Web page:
By Jackson Russell
The City of Whittlesea has thrown its support behind local cheesemakers to fight a proposed free-trade agreement between Australia and the European Union that would remove geographical indicators from local cheese.
Deputy mayor Tom Joseph moved a motion at last week’s council meeting that council calls on the Federal Government to protect specialty cheese-makers and manufacturers by ensuring any agreement doesn’t include geographic indicators.
Council will write to local federal members and senators, the State Government including ministers for Small Business and Agriculture, and advocacy groups to seek active support.
The inclusion of geographic indicators in the free-trade agreement would prohibit the use of names such as feta, parmesan, halloumi and taleggio on cheese products, as well as names like prosecco on wines.
Cr Joseph said he would like to see the Federal Government take the same approach as the United States, which used names like ‘American feta’.
The council meeting was attended by all six cheesemakers in the City of Whittlesea, including representatives from Floridia, Montefiore and That’s Amore.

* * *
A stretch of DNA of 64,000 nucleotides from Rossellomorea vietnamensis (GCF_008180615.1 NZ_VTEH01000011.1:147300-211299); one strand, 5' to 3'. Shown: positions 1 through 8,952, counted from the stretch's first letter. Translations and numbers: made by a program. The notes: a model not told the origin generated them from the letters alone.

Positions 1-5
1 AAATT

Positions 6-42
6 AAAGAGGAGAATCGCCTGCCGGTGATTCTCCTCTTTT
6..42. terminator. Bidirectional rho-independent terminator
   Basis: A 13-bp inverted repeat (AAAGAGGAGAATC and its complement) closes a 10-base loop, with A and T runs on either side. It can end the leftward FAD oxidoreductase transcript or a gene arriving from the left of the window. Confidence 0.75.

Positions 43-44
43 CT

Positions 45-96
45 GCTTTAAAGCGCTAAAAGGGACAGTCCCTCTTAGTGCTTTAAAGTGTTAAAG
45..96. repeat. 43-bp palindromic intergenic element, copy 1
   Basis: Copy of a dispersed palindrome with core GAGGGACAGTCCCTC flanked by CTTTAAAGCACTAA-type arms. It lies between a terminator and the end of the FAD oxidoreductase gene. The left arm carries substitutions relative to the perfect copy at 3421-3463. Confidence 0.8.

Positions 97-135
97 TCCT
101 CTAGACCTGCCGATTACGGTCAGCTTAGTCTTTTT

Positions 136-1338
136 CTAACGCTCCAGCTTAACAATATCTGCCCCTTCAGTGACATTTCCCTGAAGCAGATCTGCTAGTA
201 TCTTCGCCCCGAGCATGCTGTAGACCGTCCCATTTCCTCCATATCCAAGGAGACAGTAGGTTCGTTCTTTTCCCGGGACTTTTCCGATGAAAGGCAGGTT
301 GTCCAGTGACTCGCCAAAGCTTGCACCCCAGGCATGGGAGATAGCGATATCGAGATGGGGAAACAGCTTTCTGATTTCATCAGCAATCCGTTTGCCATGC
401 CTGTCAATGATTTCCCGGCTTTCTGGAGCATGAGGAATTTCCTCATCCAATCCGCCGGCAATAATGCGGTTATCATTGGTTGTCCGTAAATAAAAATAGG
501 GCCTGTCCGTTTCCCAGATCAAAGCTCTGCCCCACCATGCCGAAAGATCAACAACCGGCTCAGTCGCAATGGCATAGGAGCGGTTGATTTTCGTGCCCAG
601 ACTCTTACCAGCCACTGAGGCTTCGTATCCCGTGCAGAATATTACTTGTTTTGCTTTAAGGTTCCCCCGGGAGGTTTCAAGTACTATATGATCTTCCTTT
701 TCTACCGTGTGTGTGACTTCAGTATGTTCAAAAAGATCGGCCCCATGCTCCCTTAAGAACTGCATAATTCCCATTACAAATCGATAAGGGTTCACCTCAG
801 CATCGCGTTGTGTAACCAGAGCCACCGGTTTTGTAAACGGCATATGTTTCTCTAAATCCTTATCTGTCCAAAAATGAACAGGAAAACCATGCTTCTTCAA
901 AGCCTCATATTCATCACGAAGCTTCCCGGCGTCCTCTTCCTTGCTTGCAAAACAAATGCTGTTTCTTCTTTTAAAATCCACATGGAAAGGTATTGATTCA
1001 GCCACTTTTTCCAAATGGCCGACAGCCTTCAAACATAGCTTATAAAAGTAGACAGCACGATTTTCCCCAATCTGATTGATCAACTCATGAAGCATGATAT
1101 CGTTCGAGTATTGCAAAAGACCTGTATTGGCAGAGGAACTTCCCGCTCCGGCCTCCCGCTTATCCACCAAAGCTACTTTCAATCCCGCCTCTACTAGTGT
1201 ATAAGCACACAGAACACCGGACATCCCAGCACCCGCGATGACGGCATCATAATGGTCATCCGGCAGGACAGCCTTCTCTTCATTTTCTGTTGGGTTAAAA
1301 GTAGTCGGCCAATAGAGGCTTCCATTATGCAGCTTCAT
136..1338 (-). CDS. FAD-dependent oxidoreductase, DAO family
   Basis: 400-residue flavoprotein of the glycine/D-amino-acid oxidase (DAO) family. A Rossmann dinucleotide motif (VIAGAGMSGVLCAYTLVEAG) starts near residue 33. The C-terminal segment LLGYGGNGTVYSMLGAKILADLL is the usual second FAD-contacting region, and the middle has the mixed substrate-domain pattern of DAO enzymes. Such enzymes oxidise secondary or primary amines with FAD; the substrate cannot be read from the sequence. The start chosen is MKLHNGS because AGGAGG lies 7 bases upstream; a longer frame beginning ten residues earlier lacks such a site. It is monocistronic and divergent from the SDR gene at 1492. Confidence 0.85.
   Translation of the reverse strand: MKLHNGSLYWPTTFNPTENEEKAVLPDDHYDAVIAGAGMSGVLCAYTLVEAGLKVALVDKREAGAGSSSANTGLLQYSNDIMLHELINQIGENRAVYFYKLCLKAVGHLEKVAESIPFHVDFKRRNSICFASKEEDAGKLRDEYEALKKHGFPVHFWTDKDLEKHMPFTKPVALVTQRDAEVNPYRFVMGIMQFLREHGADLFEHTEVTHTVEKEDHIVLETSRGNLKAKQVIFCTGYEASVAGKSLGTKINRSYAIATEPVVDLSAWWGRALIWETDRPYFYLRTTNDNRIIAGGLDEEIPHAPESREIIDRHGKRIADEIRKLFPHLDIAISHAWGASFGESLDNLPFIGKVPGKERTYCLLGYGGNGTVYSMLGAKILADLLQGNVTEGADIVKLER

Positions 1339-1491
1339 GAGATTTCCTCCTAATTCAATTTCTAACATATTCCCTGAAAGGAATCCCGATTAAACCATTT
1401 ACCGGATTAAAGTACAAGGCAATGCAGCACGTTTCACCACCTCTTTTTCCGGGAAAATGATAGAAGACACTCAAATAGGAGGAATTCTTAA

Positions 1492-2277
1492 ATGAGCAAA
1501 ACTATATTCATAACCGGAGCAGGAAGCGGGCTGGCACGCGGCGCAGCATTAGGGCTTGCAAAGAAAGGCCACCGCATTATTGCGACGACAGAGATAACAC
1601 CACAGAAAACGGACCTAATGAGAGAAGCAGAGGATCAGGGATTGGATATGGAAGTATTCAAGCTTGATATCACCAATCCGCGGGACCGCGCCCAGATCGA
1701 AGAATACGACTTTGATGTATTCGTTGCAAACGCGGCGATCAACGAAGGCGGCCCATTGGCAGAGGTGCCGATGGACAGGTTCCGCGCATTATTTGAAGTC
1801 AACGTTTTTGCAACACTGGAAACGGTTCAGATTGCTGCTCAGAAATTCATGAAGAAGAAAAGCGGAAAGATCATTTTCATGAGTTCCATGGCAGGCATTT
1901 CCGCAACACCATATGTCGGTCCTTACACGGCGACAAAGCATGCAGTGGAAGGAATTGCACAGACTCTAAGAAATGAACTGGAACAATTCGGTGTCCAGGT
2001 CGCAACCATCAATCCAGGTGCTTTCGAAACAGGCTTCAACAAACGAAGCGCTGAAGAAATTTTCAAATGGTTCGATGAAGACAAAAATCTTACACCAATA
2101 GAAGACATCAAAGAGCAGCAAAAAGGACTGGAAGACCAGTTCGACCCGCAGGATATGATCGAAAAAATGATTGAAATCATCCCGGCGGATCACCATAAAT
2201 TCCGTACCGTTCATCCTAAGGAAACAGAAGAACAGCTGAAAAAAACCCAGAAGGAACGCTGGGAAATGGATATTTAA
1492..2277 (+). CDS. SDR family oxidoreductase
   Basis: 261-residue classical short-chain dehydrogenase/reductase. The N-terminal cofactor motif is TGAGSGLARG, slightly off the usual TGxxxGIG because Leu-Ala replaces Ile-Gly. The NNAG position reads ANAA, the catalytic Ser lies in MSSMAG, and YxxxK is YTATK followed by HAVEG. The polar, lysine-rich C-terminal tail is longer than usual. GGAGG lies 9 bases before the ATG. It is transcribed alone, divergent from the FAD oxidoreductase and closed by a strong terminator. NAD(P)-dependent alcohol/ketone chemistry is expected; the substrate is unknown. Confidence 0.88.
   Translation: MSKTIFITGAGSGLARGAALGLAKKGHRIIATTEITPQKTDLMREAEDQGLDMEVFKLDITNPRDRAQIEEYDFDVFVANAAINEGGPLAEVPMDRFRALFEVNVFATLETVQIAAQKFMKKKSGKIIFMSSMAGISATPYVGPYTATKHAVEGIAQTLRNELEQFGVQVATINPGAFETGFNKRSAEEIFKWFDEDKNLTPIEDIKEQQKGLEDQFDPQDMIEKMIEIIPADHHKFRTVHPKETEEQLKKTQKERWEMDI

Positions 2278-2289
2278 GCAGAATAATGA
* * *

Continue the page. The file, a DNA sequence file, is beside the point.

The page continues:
Floridia Cheese dates back to when Mauro and Carmela Montalto and their three sons migrated to Australia from Sicily in 1952, bring in their cheese-making skills from their hometown of Floridia.
After making cheeses for neighbours, friends and a local grocer, demand grew to the point they purchased a small factory in Bundoora in 1955 where Floridia Cheese was born.
Floridia Cheese operates under the tagline ‘Traditionally Italian – Proudly Australian’ and has won a swag of awards, including champion cheese-maker in 2017 and 2018.
Floridia Cheese director and namesake grandson Mauro Montalto said the plans to restrict the names of his cheeses were ‘diabolical’.
“Take parmesan for example, which is a core part of our range, if we couldn’t call it parmesan, we’d have to rename our whole range, re-establish a new brand and the other thing that the EU would be able to do is bring cheese in with no tariffs,” he said.
“They’ll be able to flood the market with a branded product called parmesan against us with a new product that nobody knows so they’ll virtually have a captive market.
“There’s a whole list of products that would be affected.”
Mr Montalto said he wasn’t sure if Floridia would survive if it was unable to use traditional names.
“We would employ 70-100 people just at our factory alone and let’s not forget the supply chain that it takes to get a piece of cheese out to a customer,” he said.
“The whole supply chain would be impacted, from the farms with the milk supply to make the cheese, all our ingredients suppliers, the people that work here, the transport companies, you name it,” he said.